Madras High School has four exchange students, who are adjusting to American culture and small town life this year.
The most adjustment was probably made by Esra Alpay, 16, because she comes from Izmir, Turkey, a city of 4 million people.
"Coming to Madras was a shock for me. There is not much to do here, just school things," she said.
She is staying with hosts Joan and Robert Starkel, and their daughter Megan, also 16, who has become a good friend.
Back home, Esra's father Vedat is a pilot, her mother Meral is a housewife, and she has a 21-year-old sister.
She laughed over the misconceptions that American students have about Turkey.
"They think that Turkey is very religious, and that women are not valued, which is not true," she said, noting students are confusing her country with other Middle Eastern countries.
"One teacher told the students that in Turkey if they catch you drinking and driving, they kill you -- which is not true!" she said.
At MHS, she has been very active playing soccer and is now the manager of the wrestling team. She has had fun going to school dances and would like to play tennis in the spring.
In Turkey, she said she hangs out with a group of six boys and seven girls and they watch movies, go bowling, and go out at night for fun. Teenagers can smoke in her country, she noted.
Food is one thing that's really different, she said, noting, "Here, people eat so much sugar. I'm sick of sugar now. In Turkey, we eat lots of vegetables and fruits and kabobs."
In the future, she is interested in a career in the import-export business.
Eriko Akiyama, 16, was surprised to learn Madras had a Sister City in Japan.
"Last Tuesday, Japanese people visited from Madras' Sister City (Tomi City) and I was so surprised. We had dinner with them at Mazatlan Restaurant and they were surprised to see me too. They said in March some Japanese students from their city are going to come to MHS for several days," Eriko said.
She comes from Oyama City in the Tochigi Prefecture of Japan, which has a population of 150,000. Her parents are Akemi and Yoshikazu Akiyama, and she has a brother, Shuichi. Her father works in a department store and her mother works for an insurance company.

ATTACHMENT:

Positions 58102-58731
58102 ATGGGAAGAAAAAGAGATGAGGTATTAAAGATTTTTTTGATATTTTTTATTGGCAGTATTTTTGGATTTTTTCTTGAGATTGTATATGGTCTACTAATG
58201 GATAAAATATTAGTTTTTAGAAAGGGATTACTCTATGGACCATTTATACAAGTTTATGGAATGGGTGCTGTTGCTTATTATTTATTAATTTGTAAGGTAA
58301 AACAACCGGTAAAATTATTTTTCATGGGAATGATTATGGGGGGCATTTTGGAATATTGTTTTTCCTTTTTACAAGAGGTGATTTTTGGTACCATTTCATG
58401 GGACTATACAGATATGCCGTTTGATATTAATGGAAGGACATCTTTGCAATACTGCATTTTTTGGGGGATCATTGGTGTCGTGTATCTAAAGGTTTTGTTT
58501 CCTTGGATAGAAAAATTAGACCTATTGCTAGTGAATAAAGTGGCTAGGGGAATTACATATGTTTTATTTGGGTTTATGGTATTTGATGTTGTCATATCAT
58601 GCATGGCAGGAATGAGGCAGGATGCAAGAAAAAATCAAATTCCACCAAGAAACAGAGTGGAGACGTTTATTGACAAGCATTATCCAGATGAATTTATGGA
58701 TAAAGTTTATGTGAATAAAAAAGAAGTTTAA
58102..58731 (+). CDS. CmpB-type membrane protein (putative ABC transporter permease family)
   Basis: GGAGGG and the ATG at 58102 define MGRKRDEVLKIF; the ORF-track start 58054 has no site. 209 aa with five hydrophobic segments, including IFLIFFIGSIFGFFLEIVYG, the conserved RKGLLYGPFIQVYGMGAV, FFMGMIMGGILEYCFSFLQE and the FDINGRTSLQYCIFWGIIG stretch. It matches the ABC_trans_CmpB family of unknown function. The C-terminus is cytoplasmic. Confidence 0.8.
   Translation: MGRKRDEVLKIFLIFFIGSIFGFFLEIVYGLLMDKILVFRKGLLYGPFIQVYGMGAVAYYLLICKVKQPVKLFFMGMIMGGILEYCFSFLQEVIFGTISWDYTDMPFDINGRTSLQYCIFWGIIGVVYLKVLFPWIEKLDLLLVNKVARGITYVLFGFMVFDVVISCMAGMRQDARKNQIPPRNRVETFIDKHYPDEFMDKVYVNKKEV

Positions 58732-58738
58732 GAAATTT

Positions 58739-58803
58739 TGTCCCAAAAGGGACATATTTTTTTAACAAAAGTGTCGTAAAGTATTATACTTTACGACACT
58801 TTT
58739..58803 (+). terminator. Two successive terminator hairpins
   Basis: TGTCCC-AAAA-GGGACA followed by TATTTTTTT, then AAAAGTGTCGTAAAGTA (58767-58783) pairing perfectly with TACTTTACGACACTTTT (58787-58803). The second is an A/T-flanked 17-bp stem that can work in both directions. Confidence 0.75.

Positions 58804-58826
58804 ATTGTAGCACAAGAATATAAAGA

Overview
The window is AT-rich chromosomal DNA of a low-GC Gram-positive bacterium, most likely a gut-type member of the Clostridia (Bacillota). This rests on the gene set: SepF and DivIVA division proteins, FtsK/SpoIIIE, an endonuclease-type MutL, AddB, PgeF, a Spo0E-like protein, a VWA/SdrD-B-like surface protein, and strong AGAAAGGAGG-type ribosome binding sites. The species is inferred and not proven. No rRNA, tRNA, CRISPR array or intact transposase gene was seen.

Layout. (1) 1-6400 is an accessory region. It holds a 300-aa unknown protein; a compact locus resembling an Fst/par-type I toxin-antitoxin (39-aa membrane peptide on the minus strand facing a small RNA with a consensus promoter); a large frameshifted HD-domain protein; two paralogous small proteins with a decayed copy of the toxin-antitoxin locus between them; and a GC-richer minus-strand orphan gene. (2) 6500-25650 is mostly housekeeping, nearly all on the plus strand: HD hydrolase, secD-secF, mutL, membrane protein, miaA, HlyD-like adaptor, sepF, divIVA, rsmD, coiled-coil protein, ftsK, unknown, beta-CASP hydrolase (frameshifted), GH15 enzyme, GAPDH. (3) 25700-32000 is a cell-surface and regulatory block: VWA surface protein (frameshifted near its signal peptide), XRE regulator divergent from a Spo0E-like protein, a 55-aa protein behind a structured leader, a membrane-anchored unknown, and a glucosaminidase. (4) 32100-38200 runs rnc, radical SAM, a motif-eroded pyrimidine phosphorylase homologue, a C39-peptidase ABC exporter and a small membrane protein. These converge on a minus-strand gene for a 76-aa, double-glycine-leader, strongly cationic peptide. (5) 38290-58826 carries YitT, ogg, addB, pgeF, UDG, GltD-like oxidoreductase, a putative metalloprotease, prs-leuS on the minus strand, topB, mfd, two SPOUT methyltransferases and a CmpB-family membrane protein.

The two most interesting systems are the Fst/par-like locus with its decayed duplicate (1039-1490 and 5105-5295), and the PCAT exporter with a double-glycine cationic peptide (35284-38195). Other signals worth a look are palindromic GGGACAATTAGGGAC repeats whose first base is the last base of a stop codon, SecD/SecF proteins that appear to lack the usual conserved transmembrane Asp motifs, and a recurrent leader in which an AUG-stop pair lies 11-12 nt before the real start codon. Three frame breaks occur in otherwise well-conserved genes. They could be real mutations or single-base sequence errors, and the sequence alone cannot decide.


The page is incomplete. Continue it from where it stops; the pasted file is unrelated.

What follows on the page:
In Madras, her host parents are Christy and Skip Abbe, and her host siblings are Holly and Jordan Abbe.
Since Abbe was the lead female character in the recent school musical play, Eriko got involved too and helped paint part of the stage set. She also is enjoying playing the flute in the MHS Jazz Band and got to play in the Homecoming Parade. This spring, she would like to try playing softball.
The thing she's noticed the most about American culture she said was, "Many people here are so friendly."
The food has been different, because in Japan she is used to eating lots of rice every day. While visiting the town of Newport, she said, "We went to a Japanese restaurant and had sushi, but it was not like any sushi I ever had before. The California Roll was different looking," she said of the American creation that features creamed cheese and cucumbers.
Eriko has gotten to do some traveling. Just two days after arriving, her host family whisked her off to Las Vegas. "It was fun!" she said enthusiastically. She's also been to the Oregon Coast, and to visit Warm Springs.
When asked what Japanese teens do for fun, she said, "Most people have cell phones and like to e-mail each other on the phone. We also go to see movies. My favorites are `Bridget Jones' and `Shall We Dance,' which was a Japanese movie before it was made into an American movie."
She had gotten a little preview of Madras before coming here by watching the Japanese TV series "From Oregon With Love," which was filmed in Madras.
"I even had seen MHS before in the TV show, and I've gone to see the From Oregon With Love house since I got here," she said.
Seligenstadt, Germany, a city of 22,000, is the home of 16-year-old Karlotta Rupprecht. Her host family is Sue and Phil Smith, and their daughter Kinzee, who is also age 16.